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"Der Dativ ist dem Genitiv sein Tod" is an interesting German phrase which originates this question. I'm interested in knowing how true is it/will it be.

  1. Has German always had four cases? Or were some cases deleted/added? When?
  2. I'm temporarily a DaF-student, and while learning the Genitiv-prepositions, there are some that are Dativ-prepositions as well (e.g. wegen, dank, ...). However, my teacher ‒ who is young enough ‒ told me that her grammar courses at school classified those prepositions as exclusively genitive. If this change took place so quickly, could people predict a year in which Genitiv will be obsolete?
  3. Could the "elegant" feature of the genitive, later on sound just "old-fashioned"? Am I using "old-fashioned" grammar when talking between Kumpel and using genitive?

In my mother tongue there is no genitive, so I find it utterly interesting (and sorry if off-topic, but I just love it! :))

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Young enough for which purpose? @3: Der korrekte Genitiv ist so geschmeidig, dass ihn niemand groß wahrnehmen wird, wenn Du ihn nicht absichtsvoll und gekünstelt betonst. –  user unknown Jul 13 '13 at 10:04
    
@userunknown In order to pinpoint that in less than 30 years a change in the use of prepositions took place. –  c.p. Jul 14 '13 at 10:47
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+1 for loving it! :-) –  alk Aug 28 '13 at 13:52
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3 Answers

up vote 15 down vote accepted

In addition to the other answers I'd like to add that in the Duden Grammatik (the real, fat one) they say that new prepositions develop mainly from adverbs or other prepositional phrases. When a new preposition evolves the case it rules is often Genitive which then later changes to Dative or maybe even Accusative. Also, the prepositions tend to get shortened.

One example for the case-change is the preposition ohne which used to rule Genitive. The proof they offer is the word zweifelsohne.

An example for the shortening is anstatt - statt.

Wegen is in the process of changing at the moment and will probably end up in Dative.

Examples for possible new prepositions are anstelle and aufgrund. Those are contracted 2 word combinations and as of now they clearly rule the Genitive.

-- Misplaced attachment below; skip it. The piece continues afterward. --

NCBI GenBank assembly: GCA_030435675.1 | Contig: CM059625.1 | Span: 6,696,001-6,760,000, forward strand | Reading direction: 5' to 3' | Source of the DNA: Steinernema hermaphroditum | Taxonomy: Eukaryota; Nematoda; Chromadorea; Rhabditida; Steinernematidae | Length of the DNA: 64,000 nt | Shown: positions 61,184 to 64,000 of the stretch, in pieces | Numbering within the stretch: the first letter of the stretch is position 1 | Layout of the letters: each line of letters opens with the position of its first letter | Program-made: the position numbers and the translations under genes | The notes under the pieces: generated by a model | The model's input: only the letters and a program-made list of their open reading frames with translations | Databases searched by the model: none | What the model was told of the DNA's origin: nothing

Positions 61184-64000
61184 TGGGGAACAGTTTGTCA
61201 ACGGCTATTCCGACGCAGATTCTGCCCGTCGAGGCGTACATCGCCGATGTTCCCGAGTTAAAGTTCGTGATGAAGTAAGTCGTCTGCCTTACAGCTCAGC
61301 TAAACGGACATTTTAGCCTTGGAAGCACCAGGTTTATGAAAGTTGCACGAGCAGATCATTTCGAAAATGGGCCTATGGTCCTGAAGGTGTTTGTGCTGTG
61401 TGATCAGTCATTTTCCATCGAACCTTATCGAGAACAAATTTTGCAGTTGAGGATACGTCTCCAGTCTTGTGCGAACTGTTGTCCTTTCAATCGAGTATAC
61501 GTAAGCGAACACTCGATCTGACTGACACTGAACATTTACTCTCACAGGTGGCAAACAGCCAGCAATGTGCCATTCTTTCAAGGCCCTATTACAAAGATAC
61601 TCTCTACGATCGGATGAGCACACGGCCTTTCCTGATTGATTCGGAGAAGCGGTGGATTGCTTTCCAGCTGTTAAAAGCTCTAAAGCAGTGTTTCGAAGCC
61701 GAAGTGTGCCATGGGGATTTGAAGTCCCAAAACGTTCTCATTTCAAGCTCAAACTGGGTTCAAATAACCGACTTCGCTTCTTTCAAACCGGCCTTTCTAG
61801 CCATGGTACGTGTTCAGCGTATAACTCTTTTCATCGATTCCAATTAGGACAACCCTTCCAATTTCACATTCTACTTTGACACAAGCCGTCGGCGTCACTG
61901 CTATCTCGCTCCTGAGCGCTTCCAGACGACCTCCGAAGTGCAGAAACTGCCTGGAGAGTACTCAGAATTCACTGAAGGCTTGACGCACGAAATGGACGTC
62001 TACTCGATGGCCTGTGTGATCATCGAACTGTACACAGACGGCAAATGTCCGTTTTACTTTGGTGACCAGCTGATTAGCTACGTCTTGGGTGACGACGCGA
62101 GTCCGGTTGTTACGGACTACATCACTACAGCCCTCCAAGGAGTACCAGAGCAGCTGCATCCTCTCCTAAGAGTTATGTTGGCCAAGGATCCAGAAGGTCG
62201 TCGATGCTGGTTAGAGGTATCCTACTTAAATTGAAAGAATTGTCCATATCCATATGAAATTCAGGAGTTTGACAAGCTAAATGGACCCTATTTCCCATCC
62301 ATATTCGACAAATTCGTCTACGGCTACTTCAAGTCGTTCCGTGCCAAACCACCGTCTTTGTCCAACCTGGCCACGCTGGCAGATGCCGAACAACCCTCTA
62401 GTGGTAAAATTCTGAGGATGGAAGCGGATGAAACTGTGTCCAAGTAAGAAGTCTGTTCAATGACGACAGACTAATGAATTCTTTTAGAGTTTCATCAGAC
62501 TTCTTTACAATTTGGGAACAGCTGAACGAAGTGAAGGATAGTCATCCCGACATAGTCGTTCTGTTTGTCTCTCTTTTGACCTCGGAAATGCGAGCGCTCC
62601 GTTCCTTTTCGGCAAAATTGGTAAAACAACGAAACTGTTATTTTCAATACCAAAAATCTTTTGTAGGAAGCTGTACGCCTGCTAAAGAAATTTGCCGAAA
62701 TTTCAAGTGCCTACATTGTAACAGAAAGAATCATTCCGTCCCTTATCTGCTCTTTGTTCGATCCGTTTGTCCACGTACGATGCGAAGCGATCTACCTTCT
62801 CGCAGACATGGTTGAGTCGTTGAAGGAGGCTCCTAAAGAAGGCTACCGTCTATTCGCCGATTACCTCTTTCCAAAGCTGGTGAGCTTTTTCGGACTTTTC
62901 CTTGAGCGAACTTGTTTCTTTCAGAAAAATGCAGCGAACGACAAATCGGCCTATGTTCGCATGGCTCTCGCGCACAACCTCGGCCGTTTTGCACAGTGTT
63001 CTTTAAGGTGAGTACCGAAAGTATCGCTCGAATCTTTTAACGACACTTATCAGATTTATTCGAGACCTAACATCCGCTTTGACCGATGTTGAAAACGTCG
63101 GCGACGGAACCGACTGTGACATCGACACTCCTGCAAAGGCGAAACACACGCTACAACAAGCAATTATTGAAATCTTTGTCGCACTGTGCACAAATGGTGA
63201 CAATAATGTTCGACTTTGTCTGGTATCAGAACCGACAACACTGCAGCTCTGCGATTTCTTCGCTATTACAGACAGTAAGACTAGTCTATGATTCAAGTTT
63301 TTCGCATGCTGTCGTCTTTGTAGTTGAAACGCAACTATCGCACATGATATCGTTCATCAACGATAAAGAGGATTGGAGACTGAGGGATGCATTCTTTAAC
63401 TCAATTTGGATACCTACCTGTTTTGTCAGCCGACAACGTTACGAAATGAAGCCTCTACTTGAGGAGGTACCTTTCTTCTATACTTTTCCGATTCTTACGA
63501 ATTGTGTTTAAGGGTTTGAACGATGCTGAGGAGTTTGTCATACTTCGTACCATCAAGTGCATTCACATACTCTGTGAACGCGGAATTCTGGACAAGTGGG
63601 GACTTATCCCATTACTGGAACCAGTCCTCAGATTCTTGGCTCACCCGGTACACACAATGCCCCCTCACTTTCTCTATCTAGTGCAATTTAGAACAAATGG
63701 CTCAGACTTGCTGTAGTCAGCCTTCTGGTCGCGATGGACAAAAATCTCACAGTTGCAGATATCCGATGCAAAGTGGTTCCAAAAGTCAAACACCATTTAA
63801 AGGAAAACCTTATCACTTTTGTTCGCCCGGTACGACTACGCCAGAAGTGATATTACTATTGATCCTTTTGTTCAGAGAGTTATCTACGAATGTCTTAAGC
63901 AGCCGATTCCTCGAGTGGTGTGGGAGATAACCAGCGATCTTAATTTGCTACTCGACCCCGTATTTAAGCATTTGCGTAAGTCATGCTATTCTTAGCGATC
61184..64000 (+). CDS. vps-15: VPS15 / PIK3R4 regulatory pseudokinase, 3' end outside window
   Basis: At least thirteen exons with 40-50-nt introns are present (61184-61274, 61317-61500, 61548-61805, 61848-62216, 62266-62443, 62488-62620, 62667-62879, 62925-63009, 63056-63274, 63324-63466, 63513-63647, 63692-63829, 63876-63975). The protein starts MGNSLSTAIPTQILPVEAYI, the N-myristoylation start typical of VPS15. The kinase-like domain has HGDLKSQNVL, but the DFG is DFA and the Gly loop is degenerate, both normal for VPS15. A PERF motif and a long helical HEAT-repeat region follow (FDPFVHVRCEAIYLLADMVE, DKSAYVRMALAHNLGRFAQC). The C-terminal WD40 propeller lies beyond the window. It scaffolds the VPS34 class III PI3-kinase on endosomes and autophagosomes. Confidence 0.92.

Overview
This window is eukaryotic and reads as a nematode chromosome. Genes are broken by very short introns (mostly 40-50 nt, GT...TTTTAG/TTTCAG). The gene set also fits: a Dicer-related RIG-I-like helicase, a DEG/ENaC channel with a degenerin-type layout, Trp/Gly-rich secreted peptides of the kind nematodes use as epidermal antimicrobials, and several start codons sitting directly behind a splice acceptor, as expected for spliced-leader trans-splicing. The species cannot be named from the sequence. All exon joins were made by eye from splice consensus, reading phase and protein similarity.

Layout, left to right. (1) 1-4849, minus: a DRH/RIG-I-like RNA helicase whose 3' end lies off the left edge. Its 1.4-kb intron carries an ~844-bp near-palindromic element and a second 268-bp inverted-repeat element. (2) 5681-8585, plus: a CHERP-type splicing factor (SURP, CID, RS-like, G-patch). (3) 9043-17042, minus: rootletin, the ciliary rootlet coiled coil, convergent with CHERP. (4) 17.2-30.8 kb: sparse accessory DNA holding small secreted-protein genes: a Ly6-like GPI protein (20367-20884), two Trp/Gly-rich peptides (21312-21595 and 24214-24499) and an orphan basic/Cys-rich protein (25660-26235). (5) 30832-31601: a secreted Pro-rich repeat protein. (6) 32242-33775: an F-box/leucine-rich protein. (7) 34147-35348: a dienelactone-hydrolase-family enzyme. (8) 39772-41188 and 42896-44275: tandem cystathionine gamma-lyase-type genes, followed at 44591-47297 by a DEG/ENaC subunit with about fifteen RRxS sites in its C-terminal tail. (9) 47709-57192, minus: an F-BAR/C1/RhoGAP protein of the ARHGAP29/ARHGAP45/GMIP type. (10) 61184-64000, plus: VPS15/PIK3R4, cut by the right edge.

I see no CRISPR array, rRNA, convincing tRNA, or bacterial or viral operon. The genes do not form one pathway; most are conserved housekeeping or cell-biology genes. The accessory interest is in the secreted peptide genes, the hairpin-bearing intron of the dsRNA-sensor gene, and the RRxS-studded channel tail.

So considering that new prepositions tend to start of with the Genitive and taking the other answers into account I would say that it is unlikely that German will entirely get rid of it. German is a hard to predict language, there are contradictory forces at work and you're always in for a surprise.

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Good point. When changing from verbal style to nominal style, adverbs and conjunctions will probably change to prepositions receiving Genitive. –  Toscho Jul 15 '13 at 19:13
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  1. German is an indoeuropean language. The Proto-Indo-European language had 8 to 9 cases including the 4 cases still present in contemporary German. During the development of German out of Proto-Indo-European, the other 4 to 5 cases were dropped (cases merged, alternative constructions replaced case constructions, …)(Verweis). Old High German still had the "instrumentalis" case (Verweis).

  2. You can predict any future year. But that's of no value if not based on a scientific model and proper data. Then, the model might change due to changes in politics which might change the society (e.g. banning BILD and RTL2 and simultaneously making more good newspapers and tv broadcasts could postpone or even prevent the extinction of "Genitiv").

  3. This depends utterly on the situation. There are no rules. Friends might expect correct usage during small talk. During a job interview, your future boss might scorn you for using Genitiv as being snobbish, hyperintellectual, …. I personally try to always use Genitiv correctly but sometimes fail.

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On the other hand, your future boss might also scorn you for not using a genitive where one would be appropriate. Personally, I find this more likely than Toscho's job interview scenario. –  elena Jul 15 '13 at 12:15